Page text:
Pitt-Bradford songwriting

This photo was taken during one of the October creative sessions for Pitt-Bradford’s The Songwriting Project. The university will release videos of the four original songs, written primarily by freshmen at the university, on Wednesday evening.

The University of Pittsburgh at Bradford will hold a video release party Wednesday evening for four original songs written and performed by students – each within two hours.

This seemingly impossible project was completed with the guidance of musicians Crisie Santoni and Craig Smith, who led four two-hour songwriting workshops in October – primarily for students in freshman seminar classes, although all students were welcome.

Each song is a meditation on the theme of diversity.

Now in their 11th year of running these “Songwriting Project” workshops, Santoni and Smith have a method. Santoni guides the students, and Smith provides the musical inspiration.

Santoni begins each session by dividing students in groups and asking each group to complete a very small writing assignment: Complete the sentence “Diversity is …”

During the second session, the students return to report their word to the larger group – “colorful,” “unique,” “life,” “powerful.” These words will likely not even end up in the final song. They are to get ideas flowing, as is the next step.

Second, Santoni asks each group to write a sentence about diversity using their word. During the sharing of these sentences, a student from Bradford talks about how much she has enjoyed getting to know students from different backgrounds at Pitt-Bradford. Another talks about how she loves to see all the variations of people that live in her city.

The next step is a quick vote. Smith presents three different repetitive tracks – one bluesy, one percussive and one full of strings and swirling sounds. The students vote in favor of the bluesy one.

At this point, the work gets abstract. Santoni tells them to listen to their chosen track while meditating on the sentences and that when something comes to them, to just raise their hands and sing or say it.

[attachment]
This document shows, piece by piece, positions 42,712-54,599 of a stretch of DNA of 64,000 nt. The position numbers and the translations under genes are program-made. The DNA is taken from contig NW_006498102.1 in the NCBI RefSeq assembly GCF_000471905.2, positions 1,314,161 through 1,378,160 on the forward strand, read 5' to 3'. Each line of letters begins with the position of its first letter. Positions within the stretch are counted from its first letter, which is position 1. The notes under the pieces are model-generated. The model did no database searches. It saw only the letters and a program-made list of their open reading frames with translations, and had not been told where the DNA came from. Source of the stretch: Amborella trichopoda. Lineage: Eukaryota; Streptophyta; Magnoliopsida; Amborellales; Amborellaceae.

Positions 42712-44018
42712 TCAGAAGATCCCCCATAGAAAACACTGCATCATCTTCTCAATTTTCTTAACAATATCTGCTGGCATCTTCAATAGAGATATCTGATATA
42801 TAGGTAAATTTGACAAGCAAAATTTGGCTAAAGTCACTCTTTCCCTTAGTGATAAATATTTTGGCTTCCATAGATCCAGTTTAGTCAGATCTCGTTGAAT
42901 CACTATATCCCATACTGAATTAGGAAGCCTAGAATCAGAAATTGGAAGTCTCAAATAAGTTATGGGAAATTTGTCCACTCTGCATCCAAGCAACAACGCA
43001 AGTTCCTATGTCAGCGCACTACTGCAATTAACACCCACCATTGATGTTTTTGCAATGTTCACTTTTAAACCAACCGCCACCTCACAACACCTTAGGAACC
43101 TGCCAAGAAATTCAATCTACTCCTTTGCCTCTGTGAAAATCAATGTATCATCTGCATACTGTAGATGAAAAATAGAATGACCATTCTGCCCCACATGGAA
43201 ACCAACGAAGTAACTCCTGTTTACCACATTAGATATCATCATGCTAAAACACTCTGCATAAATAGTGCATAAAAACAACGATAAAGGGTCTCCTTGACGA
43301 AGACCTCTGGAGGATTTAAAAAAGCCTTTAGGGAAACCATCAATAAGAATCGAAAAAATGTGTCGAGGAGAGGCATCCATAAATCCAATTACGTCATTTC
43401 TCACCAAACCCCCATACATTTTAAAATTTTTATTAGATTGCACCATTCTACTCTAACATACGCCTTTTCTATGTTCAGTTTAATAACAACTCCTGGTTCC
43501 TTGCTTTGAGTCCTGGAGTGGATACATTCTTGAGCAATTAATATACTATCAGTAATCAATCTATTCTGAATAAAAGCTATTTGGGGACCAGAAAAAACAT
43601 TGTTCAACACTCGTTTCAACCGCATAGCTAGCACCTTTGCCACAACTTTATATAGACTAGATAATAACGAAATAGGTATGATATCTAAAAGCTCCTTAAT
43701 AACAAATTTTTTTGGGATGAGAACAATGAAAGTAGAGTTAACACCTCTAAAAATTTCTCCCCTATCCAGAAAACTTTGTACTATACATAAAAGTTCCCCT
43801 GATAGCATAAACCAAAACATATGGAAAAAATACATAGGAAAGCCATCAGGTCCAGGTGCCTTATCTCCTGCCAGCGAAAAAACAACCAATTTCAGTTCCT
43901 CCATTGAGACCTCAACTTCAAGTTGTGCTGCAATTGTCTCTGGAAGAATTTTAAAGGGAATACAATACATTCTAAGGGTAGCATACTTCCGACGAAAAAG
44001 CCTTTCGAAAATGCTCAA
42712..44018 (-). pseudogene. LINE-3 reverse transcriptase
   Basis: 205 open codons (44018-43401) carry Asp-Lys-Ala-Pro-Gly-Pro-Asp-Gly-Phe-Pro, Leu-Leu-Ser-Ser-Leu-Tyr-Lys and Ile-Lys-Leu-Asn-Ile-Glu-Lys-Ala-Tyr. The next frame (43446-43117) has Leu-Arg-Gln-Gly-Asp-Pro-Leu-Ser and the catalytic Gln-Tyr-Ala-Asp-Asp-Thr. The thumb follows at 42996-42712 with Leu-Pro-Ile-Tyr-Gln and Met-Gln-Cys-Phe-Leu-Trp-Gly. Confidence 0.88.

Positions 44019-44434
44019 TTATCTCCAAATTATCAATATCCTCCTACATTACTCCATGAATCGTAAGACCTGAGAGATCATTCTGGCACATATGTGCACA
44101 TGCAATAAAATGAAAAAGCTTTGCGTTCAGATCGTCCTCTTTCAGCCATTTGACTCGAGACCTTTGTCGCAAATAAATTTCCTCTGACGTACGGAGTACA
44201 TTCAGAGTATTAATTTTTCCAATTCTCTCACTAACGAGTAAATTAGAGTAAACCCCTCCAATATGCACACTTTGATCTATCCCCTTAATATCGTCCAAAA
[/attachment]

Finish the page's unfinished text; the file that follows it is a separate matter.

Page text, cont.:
It is a long, long wait.

“I never worry that we’ll get there,” Santoni says of the wait. “I know the students have it in them.”

Then it happens, a young woman raises her hand and sings an entire verse in a beautiful voice. After singing, the young woman reports to Smith and types her verse into a display screen so everyone can see it.

The “meditation” continues with this additional verse until a student raises his hand and asks if it could be something like a verse by Eminem that he raps roughly – English is his second language. His native language is Russian.

That got the ball rolling. More students raise their hands with raps to perform, and Smith brings them up to add to the group. A group suggests having the Russian student add a verse in Russian. Another student offers Spanish.

Pretty soon, it’s all ironed out, with nothing but the final recording to take place. Smith records the entire group performing some stomps and claps that can be included in the final mixed version.

Santoni video records each student’s individual part in the song. Then it’s over. It feels a little anticlimactic, but the best is yet to come.

Smith will take the recording from the four sessions and mix and edit them into original songs and videos – one from each session. Those videos will be premiered at 6 p.m. Wednesday in the Bromeley Family Theater at Blaisdell Hall. The public is welcome.

It’s a long wait from the recording in October to the release in December, but that’s part of the point, Santoni said. “In an instant world, it’s really good to see the process of something,” she said.

Following the release party, the videos will be available at www.thesongwritingproject.org. A $5,000 grant from the University of Pittsburgh’s Year of Creativity supported the project.

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